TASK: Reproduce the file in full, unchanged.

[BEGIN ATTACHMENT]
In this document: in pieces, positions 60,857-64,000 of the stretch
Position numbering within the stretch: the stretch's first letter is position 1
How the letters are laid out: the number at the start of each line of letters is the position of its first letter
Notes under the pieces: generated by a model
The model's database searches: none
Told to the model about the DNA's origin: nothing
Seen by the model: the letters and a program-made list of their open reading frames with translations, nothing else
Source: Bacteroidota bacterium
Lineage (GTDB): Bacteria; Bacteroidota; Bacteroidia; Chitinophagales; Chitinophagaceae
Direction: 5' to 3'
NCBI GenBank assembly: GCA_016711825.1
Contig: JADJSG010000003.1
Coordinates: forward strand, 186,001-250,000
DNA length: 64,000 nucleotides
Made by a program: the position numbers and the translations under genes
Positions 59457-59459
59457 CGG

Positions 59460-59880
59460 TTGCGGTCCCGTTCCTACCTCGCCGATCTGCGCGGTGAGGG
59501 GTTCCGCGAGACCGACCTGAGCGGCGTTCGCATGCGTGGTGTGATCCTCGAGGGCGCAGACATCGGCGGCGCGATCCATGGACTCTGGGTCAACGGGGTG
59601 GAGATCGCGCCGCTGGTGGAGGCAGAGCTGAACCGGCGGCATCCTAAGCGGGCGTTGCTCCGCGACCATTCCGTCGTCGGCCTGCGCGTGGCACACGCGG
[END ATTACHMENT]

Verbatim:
In this document: in pieces, positions 60,857-64,000 of the stretch
Position numbering within the stretch: the stretch's first letter is position 1
How the letters are laid out: the number at the start of each line of letters is the position of its first letter
Notes under the pieces: generated by a model
The model's database searches: none
Told to the model about the DNA's origin: nothing
Seen by the model: the letters and a program-made list of their open reading frames with translations, nothing else
Source: Bacteroidota bacterium
Lineage (GTDB): Bacteria; Bacteroidota; Bacteroidia; Chitinophagales; Chitinophagaceae
Direction: 5' to 3'
NCBI GenBank assembly: GCA_016711825.1
Contig: JADJSG010000003.1
Coordinates: forward strand, 186,001-250,000
DNA length: 64,000 nucleotides
Made by a program: the position numbers and the translations under genes
Positions 59457-59459
59457 CGG

Positions 59460-59880
59460 TTGCGGTCCCGTTCCTACCTCGCCGATCTGCGCGGTGAGGG
59501 GTTCCGCGAGACCGACCTGAGCGGCGTTCGCATGCGTGGTGTGATCCTCGAGGGCGCAGACATCGGCGGCGCGATCCATGGACTCTGGGTCAACGGGGTG
59601 GAGATCGCGCCGCTGGTGGAGGCAGAGCTGAACCGGCGGCATCCTAAGCGGGCGTTGCTCCGCGACCATTCCGTCGTCGGCCTGCGCGTGGCACACGCGG